App structure

  • 1 Research
  • 2 In Progress
  • 3 Feedback
  • 4 Done

This section contains recommendations for structuring AIMMS applications.

Separate functional and supportive pages

Move control tasks (configuration, data, application support) together and out of the way of the user. These are prerequisites for using the app, but don’t deliver value to the user directly.

User flow

Avoid dead ends in the user flow. Always give users a next step. For example, when a configuration is successfully loaded, show a link to the load data page so users can easily continue on their way.

Note that apps can have multiple types of users, and therefore also several user flows.

Above: notification after loading the configuration, inviting users to continue to the Data page.

Industry practices

Industry professionals often have their processes in place. If the app structure follows this, it fits their daily routine more easily. For example, an S&OP app menu follows the steps that are industry standard (Gartner): (Home), Forecast, Demand, Capacity, Finance, Plans (Settings).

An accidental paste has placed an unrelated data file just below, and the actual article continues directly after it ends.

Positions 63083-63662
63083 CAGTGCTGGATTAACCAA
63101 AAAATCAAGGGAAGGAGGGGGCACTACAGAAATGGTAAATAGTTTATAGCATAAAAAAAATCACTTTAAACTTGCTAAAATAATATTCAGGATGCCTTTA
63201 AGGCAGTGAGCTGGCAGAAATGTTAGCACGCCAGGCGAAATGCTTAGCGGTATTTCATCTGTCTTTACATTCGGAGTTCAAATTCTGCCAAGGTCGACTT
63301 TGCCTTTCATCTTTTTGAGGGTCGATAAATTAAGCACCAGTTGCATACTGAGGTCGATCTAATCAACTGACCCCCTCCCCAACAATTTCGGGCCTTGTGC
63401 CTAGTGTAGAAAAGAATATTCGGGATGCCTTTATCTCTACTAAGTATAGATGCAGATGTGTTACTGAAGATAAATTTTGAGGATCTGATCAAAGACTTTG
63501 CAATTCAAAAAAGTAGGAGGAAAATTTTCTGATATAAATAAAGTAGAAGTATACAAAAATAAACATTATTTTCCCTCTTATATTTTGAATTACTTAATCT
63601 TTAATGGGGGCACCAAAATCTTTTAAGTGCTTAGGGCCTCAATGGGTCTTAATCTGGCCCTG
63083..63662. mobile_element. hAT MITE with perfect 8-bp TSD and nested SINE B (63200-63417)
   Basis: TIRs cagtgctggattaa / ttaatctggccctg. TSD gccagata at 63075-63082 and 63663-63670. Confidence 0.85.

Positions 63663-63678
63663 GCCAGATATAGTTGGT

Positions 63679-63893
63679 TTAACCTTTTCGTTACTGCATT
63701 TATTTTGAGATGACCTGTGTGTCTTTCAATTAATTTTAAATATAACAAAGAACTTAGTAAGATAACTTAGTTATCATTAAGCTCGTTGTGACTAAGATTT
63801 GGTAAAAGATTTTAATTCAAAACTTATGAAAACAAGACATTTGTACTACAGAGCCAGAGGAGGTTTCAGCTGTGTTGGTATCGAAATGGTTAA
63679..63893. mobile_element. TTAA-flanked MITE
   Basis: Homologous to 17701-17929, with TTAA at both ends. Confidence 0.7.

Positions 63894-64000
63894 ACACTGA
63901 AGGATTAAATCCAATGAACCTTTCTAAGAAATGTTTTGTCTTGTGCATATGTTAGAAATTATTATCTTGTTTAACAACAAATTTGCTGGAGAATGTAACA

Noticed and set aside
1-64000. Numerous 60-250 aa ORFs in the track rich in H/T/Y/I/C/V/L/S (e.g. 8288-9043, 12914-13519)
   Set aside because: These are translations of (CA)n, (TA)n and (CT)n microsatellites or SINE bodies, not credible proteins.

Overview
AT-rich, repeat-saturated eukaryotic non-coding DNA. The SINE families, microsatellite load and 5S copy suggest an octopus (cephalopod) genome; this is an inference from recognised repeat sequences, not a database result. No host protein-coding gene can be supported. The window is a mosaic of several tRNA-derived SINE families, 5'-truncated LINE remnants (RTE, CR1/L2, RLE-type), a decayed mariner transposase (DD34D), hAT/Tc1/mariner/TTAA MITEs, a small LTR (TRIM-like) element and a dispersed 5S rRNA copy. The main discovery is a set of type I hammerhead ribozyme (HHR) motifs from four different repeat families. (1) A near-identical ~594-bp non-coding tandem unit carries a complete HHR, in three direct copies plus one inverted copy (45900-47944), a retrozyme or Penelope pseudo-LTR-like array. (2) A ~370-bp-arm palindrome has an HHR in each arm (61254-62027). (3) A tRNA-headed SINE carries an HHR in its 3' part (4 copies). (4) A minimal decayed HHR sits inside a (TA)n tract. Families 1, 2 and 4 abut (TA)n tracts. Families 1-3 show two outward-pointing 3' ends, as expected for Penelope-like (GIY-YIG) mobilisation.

Page hierarchy

Pages in AIMMS follow a hiearchical structure, with Top pages and Child pages. Top pages are on a different level than Child pages and are perceived differently by users. Therefore, the type of information they contain should be different.

A Top page may contain a high-level overview with links to further detail on Child pages. Or, when no higher level data is available or logical, a Top page may show navigation for information on the Child pages.

Less is more

Less is more: sometimes multiple pages can be combined into one page. For example, a “load data” page and a “manage data” page can be merged into one page by adding one column. Menus should be concise and help the user quickly find the right page.

Previously two pages, now only one: load and delete data on the same page.

Wording: keep it simple and clear

Names of Top Pages should be simple. Use a single word whenever possible: “Review”, “Analytics”, “Demand”, “Forecast”. This helps users to not feel overwhelmed.

Happy path

Guide users on the “Happy Path”: the route in the app that leads towards a successful outcome.

Buttons that help the user on this path should be more prominent. For example: an “OK” or “Go” button is solid, while a “Cancel” button that leads users away from the Happy Path is transparent with an outline.